Monday, January 18, 2010

EVIDENCE FROM CRETE SHOWS AFRICAN TYPE HAND AXES FROM PALEOLITHIC TIMES

Note: I heard this presentation at the Archaeological Institute of America Annual meeting and was quite convinced.

Stone hand axes unearthed on the Mediterranean island of Crete indicate that an ancient Homo species - perhaps Homo erectus - had used rafts or other seagoing vessels to cross from northern Africa to Europe via at least some of the larger islands in between, says archaeologist Thomas Strasser of Providence College in Rhode Island.

Several hundred double-edged cutting implements discovered at nine sites in southwestern Crete date to at least 130,000 years ago and probably much earlier said Strasser in his talk.

Many of these finds closely resemble hand axes fashioned in Africa about 800,000 years ago by H. erectus, he says. It was around that time that H. erectus spread from Africa to parts of Asia and Europe.

Until now, the oldest known human settlements on Crete dated to around 9,000 years ago. Traditional theories hold that early farming groups in southern Europe and the Middle East first navigated vessels to Crete and other Mediterranean islands at that time.

Questions remain about whether African hominids used Crete as a stepping stone to reach Europe or accidentally ended up on Crete from time to time when close-to-shore rafts were blown out to sea, remarks archaeologist Robert Tykot of the University of South Florida in Tampa. Only in the past decade have researchers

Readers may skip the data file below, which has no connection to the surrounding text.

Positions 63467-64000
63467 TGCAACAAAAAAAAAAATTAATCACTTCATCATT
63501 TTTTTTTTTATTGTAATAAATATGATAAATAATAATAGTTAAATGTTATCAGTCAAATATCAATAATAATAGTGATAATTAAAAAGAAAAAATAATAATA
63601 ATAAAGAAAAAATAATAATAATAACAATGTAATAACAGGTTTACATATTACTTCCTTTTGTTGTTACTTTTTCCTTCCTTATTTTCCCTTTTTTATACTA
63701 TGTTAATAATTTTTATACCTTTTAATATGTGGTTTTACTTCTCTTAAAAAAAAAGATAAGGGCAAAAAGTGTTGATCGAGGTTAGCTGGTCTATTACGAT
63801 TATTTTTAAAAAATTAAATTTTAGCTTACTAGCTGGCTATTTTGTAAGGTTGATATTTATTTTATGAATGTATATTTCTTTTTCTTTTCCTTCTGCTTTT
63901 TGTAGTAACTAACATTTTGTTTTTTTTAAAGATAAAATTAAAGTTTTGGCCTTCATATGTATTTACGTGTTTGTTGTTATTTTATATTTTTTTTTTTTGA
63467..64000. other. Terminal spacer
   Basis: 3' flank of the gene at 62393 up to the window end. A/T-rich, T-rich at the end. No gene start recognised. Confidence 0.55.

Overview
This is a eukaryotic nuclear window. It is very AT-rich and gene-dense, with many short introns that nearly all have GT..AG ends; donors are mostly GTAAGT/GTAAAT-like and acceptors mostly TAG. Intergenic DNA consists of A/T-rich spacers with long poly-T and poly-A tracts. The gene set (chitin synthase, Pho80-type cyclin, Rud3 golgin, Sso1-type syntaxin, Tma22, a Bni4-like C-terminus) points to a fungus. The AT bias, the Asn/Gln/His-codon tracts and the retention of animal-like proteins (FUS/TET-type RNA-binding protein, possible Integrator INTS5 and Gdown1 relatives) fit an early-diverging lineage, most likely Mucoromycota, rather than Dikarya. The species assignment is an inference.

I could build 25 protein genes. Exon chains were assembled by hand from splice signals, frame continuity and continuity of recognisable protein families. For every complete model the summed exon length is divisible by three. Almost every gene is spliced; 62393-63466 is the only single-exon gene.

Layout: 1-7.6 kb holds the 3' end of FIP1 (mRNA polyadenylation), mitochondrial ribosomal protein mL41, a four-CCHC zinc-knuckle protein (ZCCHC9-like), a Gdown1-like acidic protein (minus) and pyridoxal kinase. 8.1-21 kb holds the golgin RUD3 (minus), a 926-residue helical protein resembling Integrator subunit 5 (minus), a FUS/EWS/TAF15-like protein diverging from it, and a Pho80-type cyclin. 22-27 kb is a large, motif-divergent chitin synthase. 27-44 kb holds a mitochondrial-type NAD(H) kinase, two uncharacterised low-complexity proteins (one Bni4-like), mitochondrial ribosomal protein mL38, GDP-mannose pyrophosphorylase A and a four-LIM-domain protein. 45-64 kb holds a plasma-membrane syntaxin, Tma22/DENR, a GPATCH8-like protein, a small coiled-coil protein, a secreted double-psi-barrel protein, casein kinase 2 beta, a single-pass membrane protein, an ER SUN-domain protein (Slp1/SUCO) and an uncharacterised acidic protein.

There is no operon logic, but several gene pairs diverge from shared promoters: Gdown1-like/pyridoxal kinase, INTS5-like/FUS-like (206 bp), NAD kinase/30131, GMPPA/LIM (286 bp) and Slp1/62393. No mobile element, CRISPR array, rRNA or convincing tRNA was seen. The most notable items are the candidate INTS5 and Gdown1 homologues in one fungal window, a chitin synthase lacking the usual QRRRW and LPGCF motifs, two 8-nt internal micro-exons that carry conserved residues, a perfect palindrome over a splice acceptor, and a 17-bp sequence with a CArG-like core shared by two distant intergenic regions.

established that people reached Crete before 6,000 years ago, Tykot says.

In excavations conducted near Crete's southwestern coast during 2008 and 2009, Strasser's team unearthed hand axes at caves and rock shelters. Most
of these sites were situated in an area called Preveli Gorge, where a river
has gouged through many layers of rocky sediment.

At Preveli Gorge, Stone Age artifacts were excavated from four terraces
along a rocky outcrop that overlooks the Mediterranean Sea. Tectonic activity has pushed older sediment above younger sediment on Crete, so 130,000-year-old artifacts emerged from the uppermost terrace. Other terraces received age estimates of 110,000 years, 80,000 years and 45,000 years.

Intriguingly, he notes, hand axes found on Crete were made from local quartz but display a style typical of ancient African artifacts.

Strasser has conducted excavations on Crete for the past 20 years. He had been searching for relatively small implements that would have been made from chunks of chert no more than 11,000 years ago. But a current team member, archaeologist Curtis Runnels of Boston University, pointed out that Stone Age folk would likely have favored quartz for their larger implements. "Once we started looking for quartz tools, everything changed," Strasser says.

http://www.sciencenews.org/view/generic/id/53219/title/Ancient_hominids_may_have_been_seafarers

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